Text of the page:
Evolution occurs whenever gene frequencies in a population change in time. Individuals do not evolve, but populations do. In addition to natural selection, there are several other agents of evolution, including genetic drift, gene flow, meiotic drive, and mutation. Genetic drift operates by random sampling bias and is confined to relatively small populations. Gene flow occurs by migration movements of plants and animals among and between populations with different gene frequencies. Meiotic drive, or segregation distortion, was briefly considered in Chapter 6. Forward and backward rates of mutation are seldom the same, and the resulting mutation pressure can cause gene frequencies to change. Of these five different agents of evolution, only natural selection is directed in that it results in conformity between organisms and their environments.
Under stable conditions, intermediates in a population typically leave more descendants, on the average, than do the extremes. We say that they are more "fit." An individual's "fitness" is measured by the proportion of its genes left in the population gene pool. Selection of this sort, which continually crops the extremes and tends to hold constant the intermediate or average phenotype, is termed stabilizing selection (Figure 7.1a). In a stable environment, genetic recombination increases the population's variance each generation, whereas stabilizing selection reduces it to approximately what it was in the previous generation. However, in a changing environment, average individuals (modal phenotypes) may not be the most fit members of the population. Under such a situation, directional selection occurs and the population mean shifts toward a new phenotype (Figure 7.1b) that is better adapted to the altered environment. Eventually, of course, unless the environment continues to change, an equilibrium is reached in which the population is readjusted to the new environment, whereupon stabilizing selection resumes.
A third type of selection, disruptive selection, takes place when two or more phenotypes with high fitnesses are separated by intermediate phenotypes of lower fitness (Figure 7.1c). This usually occurs in distinctly heterogeneous environments with a discrete number of different "patches." Disruptive selection is one mechanism that produces and maintains polymorphisms, such as the green-brown color polymorphisms of many insects. For instance, some butterflies (commonly called "leaf butterflies") mimic leaves; one population may contain both green and brown animals, with the former matching living leaves and the latter dead ones. Through appropriate behavior and selection of matching resting sites, each color morph enjoys a relatively high fitness; in contrast, a butterfly intermediate between green and brown would presumably match its surroundings less well and thus have a considerably lower fitness.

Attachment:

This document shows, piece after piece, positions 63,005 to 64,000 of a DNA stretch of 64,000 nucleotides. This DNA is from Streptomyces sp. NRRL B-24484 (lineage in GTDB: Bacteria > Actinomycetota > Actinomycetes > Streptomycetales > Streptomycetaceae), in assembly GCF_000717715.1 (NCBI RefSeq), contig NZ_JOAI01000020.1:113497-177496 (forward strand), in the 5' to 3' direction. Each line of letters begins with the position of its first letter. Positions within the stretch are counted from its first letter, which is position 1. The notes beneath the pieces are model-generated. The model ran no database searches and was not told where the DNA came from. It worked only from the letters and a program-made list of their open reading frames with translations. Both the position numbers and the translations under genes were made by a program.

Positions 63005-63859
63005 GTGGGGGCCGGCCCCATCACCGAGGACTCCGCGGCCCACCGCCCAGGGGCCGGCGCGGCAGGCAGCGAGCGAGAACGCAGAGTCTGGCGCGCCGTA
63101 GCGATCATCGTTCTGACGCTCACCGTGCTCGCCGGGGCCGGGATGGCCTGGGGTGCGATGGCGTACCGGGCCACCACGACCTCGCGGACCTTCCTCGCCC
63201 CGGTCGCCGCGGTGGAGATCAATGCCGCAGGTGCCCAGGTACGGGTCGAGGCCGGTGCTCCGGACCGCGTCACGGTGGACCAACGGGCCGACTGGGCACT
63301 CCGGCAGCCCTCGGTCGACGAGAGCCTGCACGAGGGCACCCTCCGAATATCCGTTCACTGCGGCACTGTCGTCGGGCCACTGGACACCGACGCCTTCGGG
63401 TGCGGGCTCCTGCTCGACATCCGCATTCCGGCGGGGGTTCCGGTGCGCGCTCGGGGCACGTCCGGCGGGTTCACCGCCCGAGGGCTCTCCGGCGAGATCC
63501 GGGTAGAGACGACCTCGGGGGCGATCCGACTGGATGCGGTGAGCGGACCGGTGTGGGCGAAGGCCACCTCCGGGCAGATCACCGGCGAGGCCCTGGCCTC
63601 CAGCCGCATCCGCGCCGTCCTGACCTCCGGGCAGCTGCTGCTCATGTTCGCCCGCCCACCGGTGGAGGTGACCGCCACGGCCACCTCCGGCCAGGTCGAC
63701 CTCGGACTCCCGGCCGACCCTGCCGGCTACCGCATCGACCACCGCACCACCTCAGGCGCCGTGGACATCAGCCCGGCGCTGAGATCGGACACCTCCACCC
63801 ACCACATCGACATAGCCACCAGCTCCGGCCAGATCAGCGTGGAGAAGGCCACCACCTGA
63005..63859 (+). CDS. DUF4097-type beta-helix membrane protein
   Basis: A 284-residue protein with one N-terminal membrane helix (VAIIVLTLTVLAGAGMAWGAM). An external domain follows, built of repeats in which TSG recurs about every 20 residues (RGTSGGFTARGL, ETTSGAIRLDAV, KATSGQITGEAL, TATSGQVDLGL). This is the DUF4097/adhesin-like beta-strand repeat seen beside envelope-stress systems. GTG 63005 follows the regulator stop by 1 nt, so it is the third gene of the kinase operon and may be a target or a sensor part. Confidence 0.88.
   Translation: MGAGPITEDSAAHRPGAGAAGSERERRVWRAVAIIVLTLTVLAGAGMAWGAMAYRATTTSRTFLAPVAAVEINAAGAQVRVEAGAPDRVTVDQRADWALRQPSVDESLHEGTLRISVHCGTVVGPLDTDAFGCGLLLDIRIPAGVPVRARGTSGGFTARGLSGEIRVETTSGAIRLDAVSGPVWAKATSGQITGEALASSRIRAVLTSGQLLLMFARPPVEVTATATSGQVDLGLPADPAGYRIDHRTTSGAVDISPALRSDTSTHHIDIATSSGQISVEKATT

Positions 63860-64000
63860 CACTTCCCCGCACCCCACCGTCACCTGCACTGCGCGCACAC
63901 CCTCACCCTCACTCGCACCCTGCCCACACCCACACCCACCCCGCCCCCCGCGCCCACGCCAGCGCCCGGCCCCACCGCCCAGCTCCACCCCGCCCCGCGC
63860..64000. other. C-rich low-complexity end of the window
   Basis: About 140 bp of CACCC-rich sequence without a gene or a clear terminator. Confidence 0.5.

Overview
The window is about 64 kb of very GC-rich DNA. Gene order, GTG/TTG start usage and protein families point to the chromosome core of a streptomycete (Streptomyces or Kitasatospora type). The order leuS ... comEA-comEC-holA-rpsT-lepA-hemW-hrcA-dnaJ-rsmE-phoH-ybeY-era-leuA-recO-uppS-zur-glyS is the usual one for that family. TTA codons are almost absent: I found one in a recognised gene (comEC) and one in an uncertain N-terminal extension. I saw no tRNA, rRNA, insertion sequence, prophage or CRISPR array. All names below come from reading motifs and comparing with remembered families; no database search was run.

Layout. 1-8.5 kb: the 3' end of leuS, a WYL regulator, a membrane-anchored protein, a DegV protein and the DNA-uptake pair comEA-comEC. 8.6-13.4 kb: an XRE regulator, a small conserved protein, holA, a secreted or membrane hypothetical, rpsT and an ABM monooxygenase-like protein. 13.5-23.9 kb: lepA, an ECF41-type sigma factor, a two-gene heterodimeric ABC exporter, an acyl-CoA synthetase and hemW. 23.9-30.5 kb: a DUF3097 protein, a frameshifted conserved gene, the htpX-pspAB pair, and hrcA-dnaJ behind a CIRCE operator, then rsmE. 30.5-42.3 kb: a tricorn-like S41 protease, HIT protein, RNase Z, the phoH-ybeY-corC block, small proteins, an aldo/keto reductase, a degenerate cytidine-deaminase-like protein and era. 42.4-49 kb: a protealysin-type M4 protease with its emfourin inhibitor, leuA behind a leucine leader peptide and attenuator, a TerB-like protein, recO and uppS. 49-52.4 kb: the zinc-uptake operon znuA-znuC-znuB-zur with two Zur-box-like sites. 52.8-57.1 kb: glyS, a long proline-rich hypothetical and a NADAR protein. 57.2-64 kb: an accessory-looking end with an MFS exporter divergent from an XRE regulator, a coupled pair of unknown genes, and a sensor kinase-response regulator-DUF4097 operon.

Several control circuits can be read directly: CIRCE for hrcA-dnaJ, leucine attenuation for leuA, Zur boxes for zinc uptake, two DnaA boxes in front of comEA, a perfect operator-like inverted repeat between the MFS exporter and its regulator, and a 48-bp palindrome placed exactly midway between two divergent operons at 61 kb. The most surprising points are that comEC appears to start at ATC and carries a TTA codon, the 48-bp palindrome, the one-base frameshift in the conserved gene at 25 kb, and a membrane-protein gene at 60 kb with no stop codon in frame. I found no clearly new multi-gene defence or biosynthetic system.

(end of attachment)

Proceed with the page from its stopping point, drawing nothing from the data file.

Another important type of selection is known as frequency-dependent selection -- this occurs when the fitness of a particular phenotypic trait varies with its frequency in the population. Negative frequency-dependent selection promotes genetic variability. An example would be a bird forming a search image for an abundant prey type, but switching to an alternate prey type when the abundance of the first type is reduced. Such predator switching behaviors favor the rarer prey type which can then increase in abundance until a flip-flop occurs and the predator resumes eating the first prey type again.
Both disruptive selection and frequency-dependent selection can act to help maintain genetic polymorphisms. Other types of selection to be considered in subsequent chapters include age-specific selection, density-dependent selection, density-independent selection, kin selection, and sexual selection.
The European land snail, Cepaea nemoralis, is polymorphic for shell color, with three phases: brown, pink, and yellow. This polymorphism is genetic, based on a three-allele system, with each of the six diploid genotypes varying in color between the endpoints of brown and yellow. In England, a major predator of these snails is the song thrush Turdus ericetorum. These birds break open snail shells on stones ("thrush anvils"). Proportions of shells accumulated at these anvils usually differ from those in the population at large, thereby reflecting the relative intensity of thrush predation on the various snail morphs (Figure 7.2).